Moreover, the consolidation myth incorrectly assumed that purchase by a health system would be the only alignment choice for physician practices, which is far from the truth in today’s market. In many parts of the country, competition is dynamic and aggressive, with physicians organizing themselves via virtual groups or large, multispecialty practices and competing with health system networks. Insurers and retailers are similarly getting into the game.

The ultimate fear regarding market consolidation is price, with conventional wisdom assuming larger networks ensure greater leverage with payers. But today’s ACOs have hard back stops in place to ensure that participants both improve quality and reduce costs. For instance, the MSSP requires that participants meet a minimum savings rate and quality requirements to qualify for any upside payments.

After 10 years of experimentation, we are now starting to understand that perhaps the best solution to consolidation is more rapid movement to value-based payment models.

2012 Fear: ACOs won’t achieve savings because they fail to incent hospitals to disrupt themselves and decrease utilization.
2022 Reality: Looking at real-world data from Premier member ACOs show a very different reality. The MSSP program, coupled with other, mandatory hospital-centric value-based payment programs, create greater incentives for hospitals to focus on cost reduction and appropriate use. Recent research from PINC AI™ proves that health system ACOs that specifically focus on inpatient cost improvement efforts were able to achieve savings of $1,721 per beneficiary, per year. If all health systems performed at this level, the U.S. could save nearly $17 billion, or 1 percent of annual Medicare hospital expenditures.

Independent research validates these findings. An August 2017 report by the Office of Inspector General analyzing all participants in the MSSP found that high-performing ACOs, which included hospital-led participants, accomplished their largest spending reductions in hospital inpatient care – an average of $549 per beneficiary over the studied period. High-performing ACOs also effectively reduced the number of emergency department (ED) visits per beneficiary by 1 percent – the only demographic to successfully do so. At the same time, research shows that ACOs are having a further, positive impact on hospital readmissions, addressing inappropriate and unnecessary use. In fact, MSSP ACOs scored consistently high on this measure during their participation in the program.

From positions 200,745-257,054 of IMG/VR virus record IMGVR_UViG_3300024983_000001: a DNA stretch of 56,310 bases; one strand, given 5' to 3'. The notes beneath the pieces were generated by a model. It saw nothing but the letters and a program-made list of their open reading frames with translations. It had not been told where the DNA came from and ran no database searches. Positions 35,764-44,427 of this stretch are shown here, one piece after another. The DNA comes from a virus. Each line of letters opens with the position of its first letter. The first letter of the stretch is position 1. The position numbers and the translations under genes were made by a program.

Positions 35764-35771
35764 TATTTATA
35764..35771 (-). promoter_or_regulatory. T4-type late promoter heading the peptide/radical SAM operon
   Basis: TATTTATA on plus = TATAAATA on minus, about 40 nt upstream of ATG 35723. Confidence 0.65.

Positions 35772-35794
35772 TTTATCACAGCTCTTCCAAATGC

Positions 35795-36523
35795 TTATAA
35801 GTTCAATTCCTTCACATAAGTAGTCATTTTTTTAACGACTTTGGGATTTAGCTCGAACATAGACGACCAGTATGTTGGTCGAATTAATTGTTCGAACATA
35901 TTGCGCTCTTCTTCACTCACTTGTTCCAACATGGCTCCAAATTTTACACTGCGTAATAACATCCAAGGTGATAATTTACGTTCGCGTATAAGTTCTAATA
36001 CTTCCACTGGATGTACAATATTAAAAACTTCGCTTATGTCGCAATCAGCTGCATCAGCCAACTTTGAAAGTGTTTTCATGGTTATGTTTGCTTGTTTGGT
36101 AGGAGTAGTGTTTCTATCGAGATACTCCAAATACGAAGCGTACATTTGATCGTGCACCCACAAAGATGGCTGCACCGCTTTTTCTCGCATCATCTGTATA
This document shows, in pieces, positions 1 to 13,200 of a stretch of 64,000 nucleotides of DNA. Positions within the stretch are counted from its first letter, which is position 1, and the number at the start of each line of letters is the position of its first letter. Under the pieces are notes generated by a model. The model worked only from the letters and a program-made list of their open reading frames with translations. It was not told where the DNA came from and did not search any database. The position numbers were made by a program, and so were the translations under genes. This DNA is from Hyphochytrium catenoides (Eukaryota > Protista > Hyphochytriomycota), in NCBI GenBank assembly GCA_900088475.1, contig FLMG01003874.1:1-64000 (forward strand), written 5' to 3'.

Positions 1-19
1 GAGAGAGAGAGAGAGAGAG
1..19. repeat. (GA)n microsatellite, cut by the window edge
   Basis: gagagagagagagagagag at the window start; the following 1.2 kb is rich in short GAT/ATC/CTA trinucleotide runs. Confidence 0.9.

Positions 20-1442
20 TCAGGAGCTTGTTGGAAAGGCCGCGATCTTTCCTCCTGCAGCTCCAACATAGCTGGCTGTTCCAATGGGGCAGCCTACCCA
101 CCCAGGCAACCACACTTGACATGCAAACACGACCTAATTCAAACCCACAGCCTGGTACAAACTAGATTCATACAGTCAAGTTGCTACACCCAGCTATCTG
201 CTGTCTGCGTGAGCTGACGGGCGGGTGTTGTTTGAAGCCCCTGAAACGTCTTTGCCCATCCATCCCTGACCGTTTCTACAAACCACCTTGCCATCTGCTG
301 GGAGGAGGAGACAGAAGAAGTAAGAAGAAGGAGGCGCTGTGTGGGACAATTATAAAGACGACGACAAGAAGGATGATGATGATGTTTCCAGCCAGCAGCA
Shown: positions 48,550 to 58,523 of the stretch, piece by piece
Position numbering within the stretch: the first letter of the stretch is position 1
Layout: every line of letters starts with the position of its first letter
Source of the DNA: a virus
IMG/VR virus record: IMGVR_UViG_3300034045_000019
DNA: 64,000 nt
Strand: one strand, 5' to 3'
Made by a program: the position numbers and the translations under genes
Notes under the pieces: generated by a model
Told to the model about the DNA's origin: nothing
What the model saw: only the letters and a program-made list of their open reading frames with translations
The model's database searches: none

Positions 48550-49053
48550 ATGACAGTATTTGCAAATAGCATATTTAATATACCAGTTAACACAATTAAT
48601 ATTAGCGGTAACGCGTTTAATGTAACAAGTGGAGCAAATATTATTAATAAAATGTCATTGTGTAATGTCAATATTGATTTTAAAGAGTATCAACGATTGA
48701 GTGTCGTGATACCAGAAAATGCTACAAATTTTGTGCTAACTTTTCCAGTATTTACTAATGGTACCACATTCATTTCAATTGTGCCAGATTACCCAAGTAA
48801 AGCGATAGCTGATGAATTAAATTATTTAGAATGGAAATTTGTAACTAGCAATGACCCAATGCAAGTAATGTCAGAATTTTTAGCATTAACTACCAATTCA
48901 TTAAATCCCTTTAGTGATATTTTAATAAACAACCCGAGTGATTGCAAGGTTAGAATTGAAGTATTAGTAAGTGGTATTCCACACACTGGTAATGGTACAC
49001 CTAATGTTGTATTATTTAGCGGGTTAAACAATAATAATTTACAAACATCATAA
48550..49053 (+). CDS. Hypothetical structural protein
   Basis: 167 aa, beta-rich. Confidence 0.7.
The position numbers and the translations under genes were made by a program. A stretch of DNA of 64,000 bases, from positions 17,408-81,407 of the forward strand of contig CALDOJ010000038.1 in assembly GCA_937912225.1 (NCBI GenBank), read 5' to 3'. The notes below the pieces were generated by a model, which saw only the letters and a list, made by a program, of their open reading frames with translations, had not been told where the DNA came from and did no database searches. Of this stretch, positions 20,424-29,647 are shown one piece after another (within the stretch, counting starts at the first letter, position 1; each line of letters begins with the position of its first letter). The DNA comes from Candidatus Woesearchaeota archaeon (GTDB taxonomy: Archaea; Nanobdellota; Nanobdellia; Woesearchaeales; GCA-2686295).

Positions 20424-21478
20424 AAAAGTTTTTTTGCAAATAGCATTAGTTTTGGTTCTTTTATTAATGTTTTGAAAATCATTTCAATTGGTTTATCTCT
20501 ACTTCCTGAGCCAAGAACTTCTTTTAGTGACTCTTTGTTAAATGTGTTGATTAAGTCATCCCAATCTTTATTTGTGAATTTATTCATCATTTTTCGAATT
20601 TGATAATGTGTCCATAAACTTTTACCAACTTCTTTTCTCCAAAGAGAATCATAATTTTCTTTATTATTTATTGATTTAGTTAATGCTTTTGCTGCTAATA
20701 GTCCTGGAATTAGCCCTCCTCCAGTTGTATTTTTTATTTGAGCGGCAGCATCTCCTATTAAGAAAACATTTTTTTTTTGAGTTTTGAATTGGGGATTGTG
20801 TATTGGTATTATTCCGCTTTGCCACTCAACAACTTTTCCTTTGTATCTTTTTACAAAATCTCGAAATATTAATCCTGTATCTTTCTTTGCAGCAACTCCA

Beyond the savings specific to the MSSP, healthcare spending has dropped significantly overall, and at least some of the gain is attributable to ACOs and improved population health management.

Combined, these findings prove that ACOs can be effective at managing use, directing care to lower-cost preventive and primary care.

Final Thoughts

The MSSP is working as intended to improve the quality and long-term sustainability of our nation’s healthcare system. The fears of 2012 about consolidation, savings potential and structural leadership have largely been disproven.

Given the clear case of value, now is the time to move forward with new and better value-based care models that incent participation, strengthen market competition, improve quality, reduce costs and meet consumer needs.

This can be accomplished by creating additional incentives for participation in ACO programs, such as passage of the Value in Healthcare Act, which would enable ACOs to receive payments for savings associated with care coordination, increase the shared savings rate with participating providers, create a fund to offset some of the significant start up costs and extend the MACRA payment bonuses for physician participants.